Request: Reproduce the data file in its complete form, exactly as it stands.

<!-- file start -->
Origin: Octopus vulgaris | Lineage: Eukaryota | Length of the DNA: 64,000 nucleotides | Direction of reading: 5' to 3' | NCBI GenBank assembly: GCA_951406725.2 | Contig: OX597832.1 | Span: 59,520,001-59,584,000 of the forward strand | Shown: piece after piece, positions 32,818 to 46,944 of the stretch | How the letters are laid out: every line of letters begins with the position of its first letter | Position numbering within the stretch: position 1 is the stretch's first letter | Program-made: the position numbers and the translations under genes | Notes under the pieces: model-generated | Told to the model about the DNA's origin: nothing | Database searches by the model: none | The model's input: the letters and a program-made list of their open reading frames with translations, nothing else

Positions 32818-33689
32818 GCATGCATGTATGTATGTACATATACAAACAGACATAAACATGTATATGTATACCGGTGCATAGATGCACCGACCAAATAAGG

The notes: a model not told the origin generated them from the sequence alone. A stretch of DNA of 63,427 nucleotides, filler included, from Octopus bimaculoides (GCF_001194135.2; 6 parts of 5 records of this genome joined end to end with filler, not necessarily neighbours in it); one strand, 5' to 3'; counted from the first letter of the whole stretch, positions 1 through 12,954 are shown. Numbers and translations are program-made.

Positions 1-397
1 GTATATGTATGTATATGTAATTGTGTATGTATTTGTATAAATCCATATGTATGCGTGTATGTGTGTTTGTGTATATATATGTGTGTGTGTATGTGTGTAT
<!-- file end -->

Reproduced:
Origin: Octopus vulgaris | Lineage: Eukaryota | Length of the DNA: 64,000 nucleotides | Direction of reading: 5' to 3' | NCBI GenBank assembly: GCA_951406725.2 | Contig: OX597832.1 | Span: 59,520,001-59,584,000 of the forward strand | Shown: piece after piece, positions 32,818 to 46,944 of the stretch | How the letters are laid out: every line of letters begins with the position of its first letter | Position numbering within the stretch: position 1 is the stretch's first letter | Program-made: the position numbers and the translations under genes | Notes under the pieces: model-generated | Told to the model about the DNA's origin: nothing | Database searches by the model: none | The model's input: the letters and a program-made list of their open reading frames with translations, nothing else

Positions 32818-33689
32818 GCATGCATGTATGTATGTACATATACAAACAGACATAAACATGTATATGTATACCGGTGCATAGATGCACCGACCAAATAAGG

The notes: a model not told the origin generated them from the sequence alone. A stretch of DNA of 63,427 nucleotides, filler included, from Octopus bimaculoides (GCF_001194135.2; 6 parts of 5 records of this genome joined end to end with filler, not necessarily neighbours in it); one strand, 5' to 3'; counted from the first letter of the whole stretch, positions 1 through 12,954 are shown. Numbers and translations are program-made.

Positions 1-397
1 GTATATGTATGTATATGTAATTGTGTATGTATTTGTATAAATCCATATGTATGCGTGTATGTGTGTTTGTGTATATATATGTGTGTGTGTATGTGTGTAT